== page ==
We next analyzed cell cycle status of lin−, Sca-1+, CD48− cells after 5-FU treatment. In untreated animals, there was no difference in the cell cycle distribution of lin−, Sca-1+, CD48− cells based on Ryk expression (Fig. 2B). However, after 5-FU treatment, there was a significant increase in the percentage of Ryk+, lin−, Sca-1+, CD48− cells in G0 and a significant decrease in the percentage of Ryk+, lin−, Sca-1+, CD48− cells in G1/S/G2/M compared to control (p < .01) (Fig. 2B). We observed the reciprocal effect for Ryk− lin−, Sca-1+, CD48− cells. Thus, after 5-FU treatment, Ryk+, lin−, Sca-1+, CD48− cells were more likely to reside in G0 and Ryk+, lin−, Sca-1+, CD48− were more likely to be actively cycling compared to steady state.
To determine the kinetics of cell proliferation, we performed a pulse-chase experiment in which we injected mice with a single dose of biotin, which labels the membrane proteins of bone marrow cells . Subsequent cell divisions reduce the amount of labeled proteins on daughter cells. This method is comparable to bromodeoxyuridine (BrdU) incorporation, but unlike BrdU, biotin neither requires nor activates cell proliferation prior to labeling . Three days after the biotin pulse, we injected mice with 150 mg/kg 5-FU and then analyzed biotin labeling in lin−, Sca-1+, CD48− cells 4 days later (a chase period of 7 days total). In untreated animals, Ryk+, lin−, Sca-1+, CD48− cells exhibited a significant increase in biotin labeling compared to Ryk−, lin−, Sca-1+, CD48−, indicating that these cells underwent fewer cell divisions during the chase period (p < .01) (Fig. 2C, 2D). As expected, treatment with 5-FU stimulated cell division as there were significant decreases in biotin labeling in Ryk+ and Ryk−, lin−, Sca-1+, CD48− after 5-FU treatment compared to control (Fig. 2D). The percentage decrease in biotin labeling was similar between Ryk+ (48%) and Ryk+, lin−, Sca-1+, CD48− cells (61%), suggesting that treatment with 5-FU resulted in equivalent proliferation rates between Ryk+ and Ryk− cells during the chase period.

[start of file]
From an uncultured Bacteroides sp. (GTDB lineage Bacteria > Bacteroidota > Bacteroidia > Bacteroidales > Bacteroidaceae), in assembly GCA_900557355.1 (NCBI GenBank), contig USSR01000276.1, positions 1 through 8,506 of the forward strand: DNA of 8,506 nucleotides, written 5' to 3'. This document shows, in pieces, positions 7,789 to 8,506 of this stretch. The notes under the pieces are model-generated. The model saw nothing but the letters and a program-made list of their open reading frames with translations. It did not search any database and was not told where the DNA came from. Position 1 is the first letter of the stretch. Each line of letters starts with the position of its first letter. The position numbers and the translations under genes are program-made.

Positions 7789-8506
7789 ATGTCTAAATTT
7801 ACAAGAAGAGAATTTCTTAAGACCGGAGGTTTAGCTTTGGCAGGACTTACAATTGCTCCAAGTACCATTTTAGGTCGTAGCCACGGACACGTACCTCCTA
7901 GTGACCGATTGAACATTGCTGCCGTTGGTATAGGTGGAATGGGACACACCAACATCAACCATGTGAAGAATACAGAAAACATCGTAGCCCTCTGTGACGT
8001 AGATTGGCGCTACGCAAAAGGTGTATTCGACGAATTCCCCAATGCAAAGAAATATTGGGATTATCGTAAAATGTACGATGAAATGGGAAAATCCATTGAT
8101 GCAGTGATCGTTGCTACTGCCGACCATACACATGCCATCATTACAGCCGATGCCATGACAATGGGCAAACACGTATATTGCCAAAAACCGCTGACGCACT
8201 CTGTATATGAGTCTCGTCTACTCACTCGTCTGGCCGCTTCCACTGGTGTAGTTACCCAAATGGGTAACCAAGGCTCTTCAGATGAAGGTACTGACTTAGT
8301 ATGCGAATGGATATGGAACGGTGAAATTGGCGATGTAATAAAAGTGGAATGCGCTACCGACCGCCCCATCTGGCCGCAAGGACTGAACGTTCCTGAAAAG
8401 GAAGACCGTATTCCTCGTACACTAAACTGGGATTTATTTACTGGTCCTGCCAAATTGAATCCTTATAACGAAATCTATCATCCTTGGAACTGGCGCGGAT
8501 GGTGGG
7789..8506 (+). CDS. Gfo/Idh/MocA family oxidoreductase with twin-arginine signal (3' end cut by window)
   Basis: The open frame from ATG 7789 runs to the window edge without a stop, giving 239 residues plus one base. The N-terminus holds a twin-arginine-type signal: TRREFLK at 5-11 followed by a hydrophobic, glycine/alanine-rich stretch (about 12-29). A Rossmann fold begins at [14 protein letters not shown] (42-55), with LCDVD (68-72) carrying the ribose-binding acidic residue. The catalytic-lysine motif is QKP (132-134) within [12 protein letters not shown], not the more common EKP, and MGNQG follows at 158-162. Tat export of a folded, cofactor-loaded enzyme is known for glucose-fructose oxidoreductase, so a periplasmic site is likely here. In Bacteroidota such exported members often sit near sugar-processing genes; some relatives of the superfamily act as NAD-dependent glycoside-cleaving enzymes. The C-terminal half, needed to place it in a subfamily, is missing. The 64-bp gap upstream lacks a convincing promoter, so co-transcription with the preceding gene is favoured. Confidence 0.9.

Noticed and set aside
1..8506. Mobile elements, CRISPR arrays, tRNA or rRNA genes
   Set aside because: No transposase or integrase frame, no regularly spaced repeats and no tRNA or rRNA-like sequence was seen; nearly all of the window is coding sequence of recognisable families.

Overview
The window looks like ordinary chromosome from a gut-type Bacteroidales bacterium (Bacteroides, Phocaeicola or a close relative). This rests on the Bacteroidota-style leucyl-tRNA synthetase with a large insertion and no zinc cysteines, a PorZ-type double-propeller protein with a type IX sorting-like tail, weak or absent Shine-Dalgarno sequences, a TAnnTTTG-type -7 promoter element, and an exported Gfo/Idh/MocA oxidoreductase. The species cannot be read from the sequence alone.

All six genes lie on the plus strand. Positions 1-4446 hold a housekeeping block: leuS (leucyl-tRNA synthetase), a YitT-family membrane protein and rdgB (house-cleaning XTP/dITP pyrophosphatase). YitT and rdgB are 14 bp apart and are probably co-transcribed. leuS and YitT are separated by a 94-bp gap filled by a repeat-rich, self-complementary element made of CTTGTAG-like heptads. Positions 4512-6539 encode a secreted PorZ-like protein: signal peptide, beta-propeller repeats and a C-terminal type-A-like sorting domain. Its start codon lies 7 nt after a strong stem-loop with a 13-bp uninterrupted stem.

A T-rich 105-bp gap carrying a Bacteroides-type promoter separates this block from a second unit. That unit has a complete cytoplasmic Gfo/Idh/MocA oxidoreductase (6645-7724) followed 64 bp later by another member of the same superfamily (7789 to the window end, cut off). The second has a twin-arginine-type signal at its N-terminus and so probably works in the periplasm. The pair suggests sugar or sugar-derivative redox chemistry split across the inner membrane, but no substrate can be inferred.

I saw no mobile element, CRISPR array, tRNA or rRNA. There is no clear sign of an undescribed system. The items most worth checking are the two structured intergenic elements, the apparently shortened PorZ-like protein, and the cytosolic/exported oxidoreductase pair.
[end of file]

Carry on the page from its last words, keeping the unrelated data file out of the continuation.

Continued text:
Ryk Regulates the Wnt5a-Mediated Suppression of HSPC Proliferation
These data suggested an association between Ryk and proliferation of HPSCs. Based on our previous observations that Wnt5a, a known ligand of Ryk, can suppress proliferation of LSK cells, we tested the hypothesis that the Ryk receptor regulates the response of HSCPs to Wnt5a. We cultured LSK cells ex vivo for 4 days in serum-fee media supplemented with 25 ng/mL SCF and Flt3L. During this period, we treated cells twice with 250 ng/mL recombinant mouse Wnt5a (rWnt5a) and 1 μg/mL neutralizing anti-Ryk antibody (α-Ryk) .
As expected based on previous results, rWnt5a inhibited expansion by LSK cells 1.8-fold compared to control (p < .01; Fig. 3A). Cotreatment with α-Ryk and rWnt5a did not result in a significant decrease in cell expansion compared to control. α-Ryk treatment alone resulted in a significant 1.7-fold increase in cell expansion (p < .01) compared to control. rWnt5a also inhibited expansion of LSK, CD150+, CD48− cells by 2.6-fold compared to control (p < .05, Fig. 3A, cultures supplemented by SCF and 25 ng/mL TPO instead of Flt3L). These cells comprise a more purified HSC population compared to LSK cells . Similarly, cotreatment with α-Ryk blocked the ability of rWnt5a to suppress expansion of LSK, CD150+, CD48− cells. Unlike LSK cells, α-Ryk treatment alone did not inhibit cell expansion.